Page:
From Silos to Services: Cloud Computing for the Enterprise

Aug 30 2016   9:57PM GMT

Tracking Container Standards

Brian Gracely Brian Gracely Profile: Brian Gracely

Tags:
containers
Docker
Kubernetes
Linux
RunTime
Scheduling
standards
Image Source: Pixabay

Image Source: Pixabay

The last few weeks have been very interesting in the world of container “standards”. For some historical context, check out this excellent infographic about the history of containers.

After CoreOS released the “rkt” (Rocket) container specification in 2015, the industry was concerned about competing “standards”, which lead to the creation of the Open Container Initiative. At the time, Docker donated the libcontainer code to the OCI. If you weren’t paying close attention, you might have believed that the Docker contribution would have created a “container standard”. But in reality, Docker only donated a portion of what is needed to make container work. Here is a good explanation of the various layers of Linux that are needed to get containers working properly, both now and historically. But for a while, the industry seemed to be able to deal with both Docker and the OCI, with many implementations and commercial products shipping with the ability to work with Docker containers.

[NOTE – It’s important to remember that there is a difference between docker the open source application container engine project, and Docker, Inc. the commercial company that is the lead contributor to docker.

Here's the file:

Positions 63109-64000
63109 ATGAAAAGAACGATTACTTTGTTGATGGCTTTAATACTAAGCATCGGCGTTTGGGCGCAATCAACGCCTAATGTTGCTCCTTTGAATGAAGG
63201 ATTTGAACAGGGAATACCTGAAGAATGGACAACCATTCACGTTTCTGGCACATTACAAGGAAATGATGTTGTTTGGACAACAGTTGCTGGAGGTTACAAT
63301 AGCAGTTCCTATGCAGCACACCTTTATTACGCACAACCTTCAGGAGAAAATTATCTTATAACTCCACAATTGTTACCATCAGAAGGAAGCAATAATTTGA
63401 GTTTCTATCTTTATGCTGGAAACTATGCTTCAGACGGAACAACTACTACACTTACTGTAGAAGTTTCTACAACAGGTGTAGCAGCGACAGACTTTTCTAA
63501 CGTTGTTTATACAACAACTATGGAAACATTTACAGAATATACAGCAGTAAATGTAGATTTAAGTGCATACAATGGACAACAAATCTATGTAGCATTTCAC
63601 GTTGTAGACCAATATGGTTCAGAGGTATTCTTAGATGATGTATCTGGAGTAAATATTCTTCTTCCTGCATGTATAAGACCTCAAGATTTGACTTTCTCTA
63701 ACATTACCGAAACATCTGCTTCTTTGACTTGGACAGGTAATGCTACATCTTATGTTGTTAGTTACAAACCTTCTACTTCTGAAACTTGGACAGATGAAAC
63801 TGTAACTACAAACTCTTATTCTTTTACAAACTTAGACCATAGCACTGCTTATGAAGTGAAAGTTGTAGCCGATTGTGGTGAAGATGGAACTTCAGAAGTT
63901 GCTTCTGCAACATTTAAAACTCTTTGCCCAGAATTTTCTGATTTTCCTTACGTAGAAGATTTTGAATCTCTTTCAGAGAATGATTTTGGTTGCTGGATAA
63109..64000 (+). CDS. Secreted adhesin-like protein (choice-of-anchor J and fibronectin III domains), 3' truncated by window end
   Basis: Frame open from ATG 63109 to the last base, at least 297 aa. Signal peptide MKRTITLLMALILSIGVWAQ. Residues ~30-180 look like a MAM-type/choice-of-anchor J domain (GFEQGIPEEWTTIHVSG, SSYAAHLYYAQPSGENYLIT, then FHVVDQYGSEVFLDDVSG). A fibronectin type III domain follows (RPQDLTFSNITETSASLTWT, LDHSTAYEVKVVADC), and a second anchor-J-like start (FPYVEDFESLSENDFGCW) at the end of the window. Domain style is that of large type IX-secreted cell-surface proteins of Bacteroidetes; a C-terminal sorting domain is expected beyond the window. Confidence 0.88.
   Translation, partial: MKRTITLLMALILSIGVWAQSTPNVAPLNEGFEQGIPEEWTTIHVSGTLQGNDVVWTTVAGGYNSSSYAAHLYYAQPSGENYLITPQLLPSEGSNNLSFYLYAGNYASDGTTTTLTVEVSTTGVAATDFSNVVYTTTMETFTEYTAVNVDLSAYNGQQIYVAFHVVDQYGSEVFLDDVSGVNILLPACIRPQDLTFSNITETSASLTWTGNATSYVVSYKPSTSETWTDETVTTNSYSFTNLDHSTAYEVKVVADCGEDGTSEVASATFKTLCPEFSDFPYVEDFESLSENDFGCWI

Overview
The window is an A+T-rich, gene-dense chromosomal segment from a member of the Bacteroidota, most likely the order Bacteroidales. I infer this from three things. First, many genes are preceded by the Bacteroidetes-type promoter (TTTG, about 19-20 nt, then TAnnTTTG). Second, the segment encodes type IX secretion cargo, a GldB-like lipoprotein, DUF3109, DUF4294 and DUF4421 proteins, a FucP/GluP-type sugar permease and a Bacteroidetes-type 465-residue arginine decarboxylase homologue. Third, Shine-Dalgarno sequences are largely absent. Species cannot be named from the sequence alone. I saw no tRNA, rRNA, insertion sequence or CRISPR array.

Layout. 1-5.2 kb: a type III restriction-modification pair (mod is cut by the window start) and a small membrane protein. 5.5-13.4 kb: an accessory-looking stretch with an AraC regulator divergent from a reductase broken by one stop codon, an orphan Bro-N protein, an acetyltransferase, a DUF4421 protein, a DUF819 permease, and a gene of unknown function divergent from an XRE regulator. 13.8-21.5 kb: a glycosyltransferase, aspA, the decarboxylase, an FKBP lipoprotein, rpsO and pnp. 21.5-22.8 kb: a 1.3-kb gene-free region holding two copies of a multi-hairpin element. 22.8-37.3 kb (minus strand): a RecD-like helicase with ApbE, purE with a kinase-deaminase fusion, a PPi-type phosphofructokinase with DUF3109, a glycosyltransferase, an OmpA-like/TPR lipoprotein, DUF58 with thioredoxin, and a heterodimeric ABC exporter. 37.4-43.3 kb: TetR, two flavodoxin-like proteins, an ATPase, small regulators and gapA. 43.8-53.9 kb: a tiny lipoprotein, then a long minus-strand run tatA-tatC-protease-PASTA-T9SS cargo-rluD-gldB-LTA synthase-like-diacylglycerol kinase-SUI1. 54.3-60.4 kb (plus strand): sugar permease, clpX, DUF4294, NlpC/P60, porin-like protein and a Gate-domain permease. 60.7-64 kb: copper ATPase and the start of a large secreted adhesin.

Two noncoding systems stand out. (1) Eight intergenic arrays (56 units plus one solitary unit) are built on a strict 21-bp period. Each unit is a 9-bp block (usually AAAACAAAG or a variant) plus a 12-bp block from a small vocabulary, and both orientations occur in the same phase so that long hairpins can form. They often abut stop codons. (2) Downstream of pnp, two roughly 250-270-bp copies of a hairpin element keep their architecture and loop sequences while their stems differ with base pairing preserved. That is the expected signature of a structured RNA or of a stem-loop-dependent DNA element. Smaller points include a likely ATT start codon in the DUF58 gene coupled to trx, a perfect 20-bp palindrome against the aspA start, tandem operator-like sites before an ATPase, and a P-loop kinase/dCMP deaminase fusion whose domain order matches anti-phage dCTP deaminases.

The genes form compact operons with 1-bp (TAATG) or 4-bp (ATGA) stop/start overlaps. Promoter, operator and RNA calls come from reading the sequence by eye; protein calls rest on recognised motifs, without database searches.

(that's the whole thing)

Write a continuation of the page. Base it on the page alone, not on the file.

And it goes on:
At DockerCon 2016, Docker, Inc released v1.12, which embedded their container scheduling engine (Swarm | Swarm Mode) into the container runtime (Docker Engine). This integration was intended to help Docker, Inc. expand their commercial offerings (Docker Datacenter). But the work was done outside of the normal, open community process, which raised some concerns from companies that partner or integrate with docker.

A few weeks ago, I had a conversation with Kelsey Hightower (@kelseyhightower, Google) about his concerns about regarding the evolution of Docker, Inc and docker, as well as his desire to see the community evolve to have a standard implementation that wasn’t commercially controlled by a single company.

Since then, a number of blogs and discussion forums (here, here, here, hereherehere have been written expressing further concern about the velocity, stability, and community involvement with docker.

With containers gaining so much traction with developers, it will be very interesting to watch how the community evolves. As some people have said, it might be useful to have “boring infrastructure” to underly all of the rapid changes that are happening in the application world.

With the CNCF hosting KubeCon and CloudNativeCon in November (Seattle) and Docker hosting DockerCon Europe (Barcelona) on back-to-back weeks, we’ll all be watching to see how the container landscape finds a balance between open communities and commercial offerings.

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